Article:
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False Fire Alarm Management

Preventing false fire and intruder alarm activations begins by ensuring that all systems and equipment is regularly inspected and maintained.

This schedule of fire system maintenance inspections should also be supported with effective policies and procedures that educate users of your premises about the dangers of unwanted or false alarm activations and how their actions can have serious, even fatal consequences.

One of the many impacts of too many  false alarm incidents is that people begin to ignore an alarm when it is activated. This places lives at risk, particularly if the activation is due to a real threat, but the occupants choose not to take the alarm seriously and fail to take the required action.

Also, too many false or unwanted fire alarm activations can adversely affect insurance premiums, the reputation of your brand, and the response you will receive from the emergency services.

False Fire Alarm – The negative implications one can cause

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Emergency services response

Hundreds of thousands of false fire alarm incidents are attended by fire and rescue services each year. The emergency service recognise that false alarms cannot be eradicated completely but in order to cut down the man hours wasted by attending false alarms a new system was introduced in 2005 which aims to reduce false alarms to lower levels.

The Chief Fire Officers Association (CFOA) publishes the Model Agreement for its Policy to reduce false activations from remotely monitored fire alarm systems (RMFAs).

This Policy now requires that all intruder alarms and personal address applications that require an urgent police response must request a unique reference number (URN). Using this registration scheme the Fire and Rescue Service (F&RS) intends to identify and monitor the performance of fire alarm systems. Systems generating an unacceptably high number of false alarms will have the F&RS response level to their RMFA either reduced or withdrawn completely.

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Reasons for false alarms

The following are examples of problems that may cause an unwanted fire alarm activation:

  • Dust
  • Faulty equipment
  • Weak batteries
  • Acts of nature (strong winds etc)
  • Building occupants smoking or cooking near detectors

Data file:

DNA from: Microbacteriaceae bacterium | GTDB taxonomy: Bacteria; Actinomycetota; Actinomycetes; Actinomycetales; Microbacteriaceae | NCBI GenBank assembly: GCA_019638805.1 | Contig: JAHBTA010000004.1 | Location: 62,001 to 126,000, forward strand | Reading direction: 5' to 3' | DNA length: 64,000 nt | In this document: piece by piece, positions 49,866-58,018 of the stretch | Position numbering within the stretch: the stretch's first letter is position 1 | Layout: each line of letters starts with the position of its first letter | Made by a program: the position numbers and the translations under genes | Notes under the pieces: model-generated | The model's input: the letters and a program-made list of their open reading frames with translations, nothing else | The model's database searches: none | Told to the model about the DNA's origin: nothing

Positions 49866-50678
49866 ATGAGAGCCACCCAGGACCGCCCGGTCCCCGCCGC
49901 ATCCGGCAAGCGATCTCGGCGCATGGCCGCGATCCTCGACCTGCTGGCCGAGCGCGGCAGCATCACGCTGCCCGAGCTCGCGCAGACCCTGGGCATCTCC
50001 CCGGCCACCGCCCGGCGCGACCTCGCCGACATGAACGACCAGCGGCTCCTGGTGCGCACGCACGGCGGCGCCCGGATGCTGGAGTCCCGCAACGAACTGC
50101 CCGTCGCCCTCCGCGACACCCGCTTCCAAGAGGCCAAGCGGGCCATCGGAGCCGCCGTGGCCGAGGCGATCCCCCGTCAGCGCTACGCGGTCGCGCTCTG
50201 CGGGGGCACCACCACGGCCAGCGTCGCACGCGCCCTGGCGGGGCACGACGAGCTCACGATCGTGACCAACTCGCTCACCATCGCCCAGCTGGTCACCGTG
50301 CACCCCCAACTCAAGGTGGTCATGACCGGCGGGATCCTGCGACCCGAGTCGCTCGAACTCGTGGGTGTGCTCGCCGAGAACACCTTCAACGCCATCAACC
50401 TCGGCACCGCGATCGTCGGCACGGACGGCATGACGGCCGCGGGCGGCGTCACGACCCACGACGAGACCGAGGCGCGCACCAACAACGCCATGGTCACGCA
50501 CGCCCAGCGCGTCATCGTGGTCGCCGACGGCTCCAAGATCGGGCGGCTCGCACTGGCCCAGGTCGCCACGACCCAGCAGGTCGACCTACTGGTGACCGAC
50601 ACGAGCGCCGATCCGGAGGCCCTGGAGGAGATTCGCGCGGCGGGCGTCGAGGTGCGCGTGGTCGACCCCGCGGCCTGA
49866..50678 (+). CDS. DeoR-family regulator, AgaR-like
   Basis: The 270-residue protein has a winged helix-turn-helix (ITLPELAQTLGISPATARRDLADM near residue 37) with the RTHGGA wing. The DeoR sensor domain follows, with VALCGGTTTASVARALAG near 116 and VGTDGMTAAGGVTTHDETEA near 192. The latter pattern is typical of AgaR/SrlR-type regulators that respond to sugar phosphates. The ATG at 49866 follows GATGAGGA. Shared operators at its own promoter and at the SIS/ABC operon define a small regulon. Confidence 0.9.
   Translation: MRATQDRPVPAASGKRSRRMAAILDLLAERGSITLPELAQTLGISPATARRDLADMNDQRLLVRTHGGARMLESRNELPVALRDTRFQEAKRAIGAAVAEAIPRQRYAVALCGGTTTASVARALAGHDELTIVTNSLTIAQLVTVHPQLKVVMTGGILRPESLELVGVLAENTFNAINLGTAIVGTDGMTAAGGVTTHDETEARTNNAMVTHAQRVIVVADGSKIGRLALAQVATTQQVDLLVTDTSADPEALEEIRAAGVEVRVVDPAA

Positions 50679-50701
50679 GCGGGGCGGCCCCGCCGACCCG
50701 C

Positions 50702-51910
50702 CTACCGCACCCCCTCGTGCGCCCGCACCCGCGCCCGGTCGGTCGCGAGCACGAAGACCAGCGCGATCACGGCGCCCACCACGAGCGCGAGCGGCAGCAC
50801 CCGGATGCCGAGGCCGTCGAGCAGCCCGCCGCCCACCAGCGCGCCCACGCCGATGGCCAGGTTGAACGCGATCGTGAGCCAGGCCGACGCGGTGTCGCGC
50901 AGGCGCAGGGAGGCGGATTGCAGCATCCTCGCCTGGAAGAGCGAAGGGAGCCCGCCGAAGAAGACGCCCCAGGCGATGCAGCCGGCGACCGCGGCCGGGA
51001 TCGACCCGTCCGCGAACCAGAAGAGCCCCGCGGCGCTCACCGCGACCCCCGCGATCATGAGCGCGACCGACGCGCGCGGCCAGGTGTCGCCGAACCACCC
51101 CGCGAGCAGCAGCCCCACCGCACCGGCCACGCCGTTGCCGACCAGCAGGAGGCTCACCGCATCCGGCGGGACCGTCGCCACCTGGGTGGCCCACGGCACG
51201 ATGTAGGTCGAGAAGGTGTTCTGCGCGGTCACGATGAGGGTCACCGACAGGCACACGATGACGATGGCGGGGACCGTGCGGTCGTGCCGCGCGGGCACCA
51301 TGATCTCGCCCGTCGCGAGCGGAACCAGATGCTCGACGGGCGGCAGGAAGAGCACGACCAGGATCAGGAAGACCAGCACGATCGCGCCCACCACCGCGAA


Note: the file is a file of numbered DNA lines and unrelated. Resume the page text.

• Human error and tampering
  • Incorrectly positioned detection devices triggered by false fire signals e.g. steam

Implications of False Fire Alarms

The implications of false fire alarms are far reaching and can include:

  • Damage to reputation and brand credibility
  • Loss of response by fire and rescue services
  • Lost revenue and productivity caused by building evacuations
  • Danger to people and property
  • Negative impact on insurance cover and premiums

How to avoid false fire and intruder alarm activations

Regular maintenance and inspection of fire alarm system and intruder alarms to ensure all detection systems are working effectively.

Making sure the fire log book is updated so there is an accurate record of equipment checked at every service visit.

Keeping a log of the location and cause of false alarms will help to spot any trends.

Ensure staff are educated and trained on fire safety policies and procedures and understand the kind of activities that will cause a false alarm.

Only use accredited maintenance companies and reviewing your requirements regularly.

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A guide to fire safety in the workplace

This guide provides business owners and responsible individuals with a reference
document regarding their legal responsibilities in respect of fire safety in the workplace.


A guide to fire risk assessments

This guide explains what’s involved in a fire risk assessment and the legal requirements your business needs to meet.


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